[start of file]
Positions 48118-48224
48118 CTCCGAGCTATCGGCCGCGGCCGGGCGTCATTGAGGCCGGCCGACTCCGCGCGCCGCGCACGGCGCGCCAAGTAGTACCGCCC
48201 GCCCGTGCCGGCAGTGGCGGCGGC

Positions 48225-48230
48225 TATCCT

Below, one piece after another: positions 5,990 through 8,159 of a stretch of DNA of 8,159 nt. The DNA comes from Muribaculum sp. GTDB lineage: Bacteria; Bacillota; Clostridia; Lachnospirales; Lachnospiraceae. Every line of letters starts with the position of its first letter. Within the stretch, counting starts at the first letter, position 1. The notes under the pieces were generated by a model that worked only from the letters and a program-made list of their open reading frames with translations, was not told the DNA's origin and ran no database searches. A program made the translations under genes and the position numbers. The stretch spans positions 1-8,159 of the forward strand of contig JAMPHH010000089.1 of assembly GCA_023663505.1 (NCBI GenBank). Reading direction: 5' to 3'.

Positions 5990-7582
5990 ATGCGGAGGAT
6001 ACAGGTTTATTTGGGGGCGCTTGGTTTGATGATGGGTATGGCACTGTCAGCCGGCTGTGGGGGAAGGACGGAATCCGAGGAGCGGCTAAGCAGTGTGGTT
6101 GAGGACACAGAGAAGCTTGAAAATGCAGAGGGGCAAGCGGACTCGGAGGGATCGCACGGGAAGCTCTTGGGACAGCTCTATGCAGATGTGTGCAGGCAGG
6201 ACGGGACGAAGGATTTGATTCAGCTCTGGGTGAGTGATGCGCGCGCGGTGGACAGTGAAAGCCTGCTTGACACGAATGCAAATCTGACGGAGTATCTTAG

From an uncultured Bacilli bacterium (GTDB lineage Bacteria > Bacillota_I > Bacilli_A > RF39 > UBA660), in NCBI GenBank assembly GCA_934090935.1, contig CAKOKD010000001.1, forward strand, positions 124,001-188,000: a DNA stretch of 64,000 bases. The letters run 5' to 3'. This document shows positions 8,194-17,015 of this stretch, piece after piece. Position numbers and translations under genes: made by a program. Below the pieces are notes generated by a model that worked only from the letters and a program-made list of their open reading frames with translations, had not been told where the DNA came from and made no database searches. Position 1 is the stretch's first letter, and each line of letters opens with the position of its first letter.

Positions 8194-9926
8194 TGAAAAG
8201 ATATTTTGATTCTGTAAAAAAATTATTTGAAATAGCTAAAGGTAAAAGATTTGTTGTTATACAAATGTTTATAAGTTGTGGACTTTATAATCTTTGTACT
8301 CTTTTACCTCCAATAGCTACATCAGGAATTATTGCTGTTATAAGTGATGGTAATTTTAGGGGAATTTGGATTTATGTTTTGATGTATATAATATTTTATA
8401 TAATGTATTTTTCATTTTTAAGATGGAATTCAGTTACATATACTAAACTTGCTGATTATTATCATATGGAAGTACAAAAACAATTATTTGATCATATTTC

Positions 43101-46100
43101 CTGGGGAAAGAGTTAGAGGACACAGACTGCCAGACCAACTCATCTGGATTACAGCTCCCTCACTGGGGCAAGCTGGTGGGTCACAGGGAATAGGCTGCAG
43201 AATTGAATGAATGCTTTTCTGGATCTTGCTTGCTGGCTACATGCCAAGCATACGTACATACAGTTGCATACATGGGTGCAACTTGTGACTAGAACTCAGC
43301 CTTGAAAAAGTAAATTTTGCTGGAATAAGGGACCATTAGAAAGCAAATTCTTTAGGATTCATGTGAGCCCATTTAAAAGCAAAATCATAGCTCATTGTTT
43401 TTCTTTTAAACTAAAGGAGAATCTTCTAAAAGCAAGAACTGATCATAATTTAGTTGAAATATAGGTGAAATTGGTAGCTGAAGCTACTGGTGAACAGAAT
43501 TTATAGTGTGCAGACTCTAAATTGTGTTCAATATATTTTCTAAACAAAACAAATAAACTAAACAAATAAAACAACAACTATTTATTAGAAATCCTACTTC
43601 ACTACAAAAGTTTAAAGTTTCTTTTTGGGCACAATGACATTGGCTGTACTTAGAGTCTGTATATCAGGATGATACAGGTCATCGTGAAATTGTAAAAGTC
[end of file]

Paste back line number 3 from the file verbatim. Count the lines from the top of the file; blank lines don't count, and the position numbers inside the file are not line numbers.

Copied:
48201 GCCCGTGCCGGCAGTGGCGGCGGC